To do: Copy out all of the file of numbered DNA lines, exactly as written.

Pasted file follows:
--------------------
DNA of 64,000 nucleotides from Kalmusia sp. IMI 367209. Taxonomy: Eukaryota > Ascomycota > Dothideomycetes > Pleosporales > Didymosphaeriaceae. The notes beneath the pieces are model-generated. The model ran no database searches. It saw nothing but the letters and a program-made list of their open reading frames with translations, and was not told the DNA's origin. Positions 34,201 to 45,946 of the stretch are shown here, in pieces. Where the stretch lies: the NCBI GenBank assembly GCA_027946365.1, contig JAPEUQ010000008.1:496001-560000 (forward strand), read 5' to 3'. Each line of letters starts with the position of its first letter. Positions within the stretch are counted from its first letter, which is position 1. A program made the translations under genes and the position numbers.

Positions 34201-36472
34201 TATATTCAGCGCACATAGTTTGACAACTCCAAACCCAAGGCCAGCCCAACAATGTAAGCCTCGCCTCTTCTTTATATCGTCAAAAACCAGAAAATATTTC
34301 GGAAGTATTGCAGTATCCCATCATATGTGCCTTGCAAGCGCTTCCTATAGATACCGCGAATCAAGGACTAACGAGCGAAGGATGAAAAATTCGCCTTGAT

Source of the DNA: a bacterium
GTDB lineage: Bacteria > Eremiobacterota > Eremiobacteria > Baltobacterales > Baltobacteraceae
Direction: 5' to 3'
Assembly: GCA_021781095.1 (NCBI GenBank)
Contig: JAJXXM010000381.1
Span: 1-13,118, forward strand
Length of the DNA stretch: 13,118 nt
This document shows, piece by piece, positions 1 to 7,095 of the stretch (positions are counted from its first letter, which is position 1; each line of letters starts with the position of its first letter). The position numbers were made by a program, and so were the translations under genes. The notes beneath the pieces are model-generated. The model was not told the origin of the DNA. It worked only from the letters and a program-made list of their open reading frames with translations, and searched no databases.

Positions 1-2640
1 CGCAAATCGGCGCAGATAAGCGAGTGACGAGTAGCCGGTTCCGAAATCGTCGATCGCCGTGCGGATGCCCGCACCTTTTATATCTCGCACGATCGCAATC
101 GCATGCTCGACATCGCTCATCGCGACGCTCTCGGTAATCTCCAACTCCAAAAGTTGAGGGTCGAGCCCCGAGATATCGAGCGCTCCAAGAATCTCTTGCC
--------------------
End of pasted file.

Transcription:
DNA of 64,000 nucleotides from Kalmusia sp. IMI 367209. Taxonomy: Eukaryota > Ascomycota > Dothideomycetes > Pleosporales > Didymosphaeriaceae. The notes beneath the pieces are model-generated. The model ran no database searches. It saw nothing but the letters and a program-made list of their open reading frames with translations, and was not told the DNA's origin. Positions 34,201 to 45,946 of the stretch are shown here, in pieces. Where the stretch lies: the NCBI GenBank assembly GCA_027946365.1, contig JAPEUQ010000008.1:496001-560000 (forward strand), read 5' to 3'. Each line of letters starts with the position of its first letter. Positions within the stretch are counted from its first letter, which is position 1. A program made the translations under genes and the position numbers.

Positions 34201-36472
34201 TATATTCAGCGCACATAGTTTGACAACTCCAAACCCAAGGCCAGCCCAACAATGTAAGCCTCGCCTCTTCTTTATATCGTCAAAAACCAGAAAATATTTC
34301 GGAAGTATTGCAGTATCCCATCATATGTGCCTTGCAAGCGCTTCCTATAGATACCGCGAATCAAGGACTAACGAGCGAAGGATGAAAAATTCGCCTTGAT

Source of the DNA: a bacterium
GTDB lineage: Bacteria > Eremiobacterota > Eremiobacteria > Baltobacterales > Baltobacteraceae
Direction: 5' to 3'
Assembly: GCA_021781095.1 (NCBI GenBank)
Contig: JAJXXM010000381.1
Span: 1-13,118, forward strand
Length of the DNA stretch: 13,118 nt
This document shows, piece by piece, positions 1 to 7,095 of the stretch (positions are counted from its first letter, which is position 1; each line of letters starts with the position of its first letter). The position numbers were made by a program, and so were the translations under genes. The notes beneath the pieces are model-generated. The model was not told the origin of the DNA. It worked only from the letters and a program-made list of their open reading frames with translations, and searched no databases.

Positions 1-2640
1 CGCAAATCGGCGCAGATAAGCGAGTGACGAGTAGCCGGTTCCGAAATCGTCGATCGCCGTGCGGATGCCCGCACCTTTTATATCTCGCACGATCGCAATC
101 GCATGCTCGACATCGCTCATCGCGACGCTCTCGGTAATCTCCAACTCCAAAAGTTGAGGGTCGAGCCCCGAGATATCGAGCGCTCCAAGAATCTCTTGCC